It’s safe to say that ERP projects don’t always go as planned. Whether it’s scope creep, changing business requirements, or lack of buy-in, specific actions are needed when a project gets off track. Most issues with ERP projects are not caused by the software’s functionality. So, where do you start?
The Five W’s; Who, What, Where, When, and Why.
When is a project in trouble?
Of course, the answer is — it depends. A clear indication is that major milestones or deliverables are being missed. Expenditures to budget in relation to the progress of the project is also a key indicator. Generally, when it’s in trouble, you know.
What went wrong?
This will be different for each project but the ways in which you handle it will be very similar. Answering the “what” question should be done with a clear and honest assessment of what happened and why the project is in trouble. It’s not an easy discussion but understanding what happened is crucial to structuring a recovery plan and to avoid making the same mistakes in the future.
Why has the project gone astray?
Are there circumstances you can point to that answer the “why” question? Was there a change in the business? Was it the result of improper staffing or lack of focus on the project? This is especially common as most organizations have limited resources on top of the fact that the implementation team is tasked with working on the project in addition to their daily tasks.
Where are we in the project?
This is a key factor in deciding how to go about the recovery. If the project has just begun, the best approach may be to stop, go back to the beginning and do a full reboot. As you progress through the project, this option is less feasible, and a corrective action plan may be the best approach.
Who needs to be involved in the fix?
The recovery plan needs to involve a broad audience including stakeholders, the executive sponsor, project team members and end users. If one of the issues is user buy-in, then it’s important to understand from team members and end-users how the project impacts their work life. Their insight can lead to new approaches.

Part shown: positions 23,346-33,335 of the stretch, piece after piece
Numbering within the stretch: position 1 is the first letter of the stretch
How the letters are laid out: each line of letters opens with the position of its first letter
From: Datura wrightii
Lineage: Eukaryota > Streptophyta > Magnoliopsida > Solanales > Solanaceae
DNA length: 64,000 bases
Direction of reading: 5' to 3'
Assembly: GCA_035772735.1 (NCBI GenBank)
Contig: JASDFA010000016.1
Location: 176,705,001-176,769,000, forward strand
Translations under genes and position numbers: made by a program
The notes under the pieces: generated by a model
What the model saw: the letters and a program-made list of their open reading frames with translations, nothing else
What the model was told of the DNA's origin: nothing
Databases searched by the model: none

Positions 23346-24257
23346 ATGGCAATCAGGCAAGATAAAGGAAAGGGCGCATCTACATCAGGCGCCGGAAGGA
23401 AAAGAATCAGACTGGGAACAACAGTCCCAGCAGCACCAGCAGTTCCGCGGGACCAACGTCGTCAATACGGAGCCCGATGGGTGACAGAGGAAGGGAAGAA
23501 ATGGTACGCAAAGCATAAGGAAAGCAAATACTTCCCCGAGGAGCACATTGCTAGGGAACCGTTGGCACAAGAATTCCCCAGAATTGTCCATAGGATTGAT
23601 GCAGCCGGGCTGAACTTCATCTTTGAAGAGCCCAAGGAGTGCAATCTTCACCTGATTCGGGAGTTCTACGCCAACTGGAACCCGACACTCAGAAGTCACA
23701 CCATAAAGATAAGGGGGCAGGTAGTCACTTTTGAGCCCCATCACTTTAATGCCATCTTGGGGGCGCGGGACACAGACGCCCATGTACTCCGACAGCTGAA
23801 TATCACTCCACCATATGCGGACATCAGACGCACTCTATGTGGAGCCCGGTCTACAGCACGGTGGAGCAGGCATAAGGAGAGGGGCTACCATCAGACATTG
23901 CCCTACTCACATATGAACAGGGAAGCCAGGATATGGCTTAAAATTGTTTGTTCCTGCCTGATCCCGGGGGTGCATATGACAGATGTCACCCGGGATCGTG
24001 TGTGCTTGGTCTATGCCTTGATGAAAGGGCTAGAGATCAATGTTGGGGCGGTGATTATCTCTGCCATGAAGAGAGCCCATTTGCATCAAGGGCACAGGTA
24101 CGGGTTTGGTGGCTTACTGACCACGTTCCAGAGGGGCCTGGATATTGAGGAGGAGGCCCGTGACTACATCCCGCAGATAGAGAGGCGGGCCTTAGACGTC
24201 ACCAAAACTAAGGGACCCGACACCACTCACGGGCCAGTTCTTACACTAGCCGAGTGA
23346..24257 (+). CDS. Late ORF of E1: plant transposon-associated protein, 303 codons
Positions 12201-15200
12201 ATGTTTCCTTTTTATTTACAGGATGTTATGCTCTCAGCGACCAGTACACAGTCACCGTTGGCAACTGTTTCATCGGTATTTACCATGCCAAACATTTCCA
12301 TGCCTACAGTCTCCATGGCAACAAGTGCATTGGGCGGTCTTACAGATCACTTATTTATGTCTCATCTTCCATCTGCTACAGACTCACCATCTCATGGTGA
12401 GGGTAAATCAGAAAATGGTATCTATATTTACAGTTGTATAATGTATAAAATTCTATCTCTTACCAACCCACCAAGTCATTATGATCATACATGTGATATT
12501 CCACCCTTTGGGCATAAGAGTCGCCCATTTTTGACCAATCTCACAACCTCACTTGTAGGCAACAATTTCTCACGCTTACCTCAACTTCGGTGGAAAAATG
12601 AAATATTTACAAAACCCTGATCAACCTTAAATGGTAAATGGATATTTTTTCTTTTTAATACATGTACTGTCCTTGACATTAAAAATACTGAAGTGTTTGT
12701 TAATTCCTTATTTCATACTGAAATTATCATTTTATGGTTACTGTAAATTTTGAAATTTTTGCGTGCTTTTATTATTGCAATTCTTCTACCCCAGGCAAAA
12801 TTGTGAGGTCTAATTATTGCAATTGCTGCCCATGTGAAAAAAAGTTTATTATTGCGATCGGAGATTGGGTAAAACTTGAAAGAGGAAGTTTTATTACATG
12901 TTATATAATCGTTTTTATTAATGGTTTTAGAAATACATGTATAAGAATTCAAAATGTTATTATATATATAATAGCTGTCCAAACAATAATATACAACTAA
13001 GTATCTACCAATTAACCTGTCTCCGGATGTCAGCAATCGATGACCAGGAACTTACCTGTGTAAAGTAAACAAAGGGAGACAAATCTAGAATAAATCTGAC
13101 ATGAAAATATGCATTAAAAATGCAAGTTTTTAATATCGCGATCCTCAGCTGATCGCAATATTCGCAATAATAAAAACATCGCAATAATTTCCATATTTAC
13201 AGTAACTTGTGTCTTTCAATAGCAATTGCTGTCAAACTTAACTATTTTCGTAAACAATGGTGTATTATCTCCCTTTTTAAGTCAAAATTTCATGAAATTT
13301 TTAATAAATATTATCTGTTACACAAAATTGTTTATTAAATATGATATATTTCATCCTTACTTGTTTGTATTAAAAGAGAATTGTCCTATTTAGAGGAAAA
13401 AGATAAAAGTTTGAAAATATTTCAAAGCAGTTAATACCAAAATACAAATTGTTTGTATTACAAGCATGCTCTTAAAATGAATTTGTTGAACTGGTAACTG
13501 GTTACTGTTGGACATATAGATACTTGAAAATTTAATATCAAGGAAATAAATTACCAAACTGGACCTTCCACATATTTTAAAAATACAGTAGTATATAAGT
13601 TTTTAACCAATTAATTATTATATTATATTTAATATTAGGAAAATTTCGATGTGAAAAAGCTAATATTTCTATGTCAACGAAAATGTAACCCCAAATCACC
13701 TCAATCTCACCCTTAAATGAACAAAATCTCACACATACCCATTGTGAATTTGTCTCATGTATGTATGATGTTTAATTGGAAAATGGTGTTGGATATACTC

All this leads to the most important question… How do we recover?
Begin by looking at the project plan. Was the timeline too aggressive, include too much, or not involve the right cast of characters? Oftentimes it’s necessary to reevaluate expectations, redefine scope and milestones or change the makeup of the team. Regardless, change planning is a key element and should focus on communication. Some of the most common ways to answer this question include:
- Small wins – Set out some small tasks which can easily completed in a short period of time. Completing a few of these can get the ball rolling.
- Process changes – reassess the business processes, and where possible simplify, simplify, simplify.
- Scope changes – taking things out of the mix or breaking the project into a series of smaller pieces is a good way to restore project momentum.
- A critical review of the project team – Review the team to make sure that the project has the right mix of personalities. It’s great to have Initiators, but too many can stymie progress because of competing direction. Blockers are not inherently bad because they can challenge ideas and drive new approaches. That said, toxic personalities are rarely good for a project.
- Additional time – good projects, like a fine wine, take time to develop. Don’t shortchange the project’s key objectives solely for the sake of time.
- A renewed commitment to the project – this comes from a tone from the top. If it’s not important to the Executive Sponsor or the management team, then why are we doing it or, tougher yet, should we continue?
- Budget increases – nothing in life is free.
Above all, remember, if something isn’t changed how can we expect a different outcome?
Revolution Group has over 20 years of experience helping manufacturers select and implement the most effective ERP solutions for their businesses. If you would like to find out why Revolution Group is a trusted ERP partner, fill out the form below or call us at (614) 212-1101. We would love to change the way you think about ERP.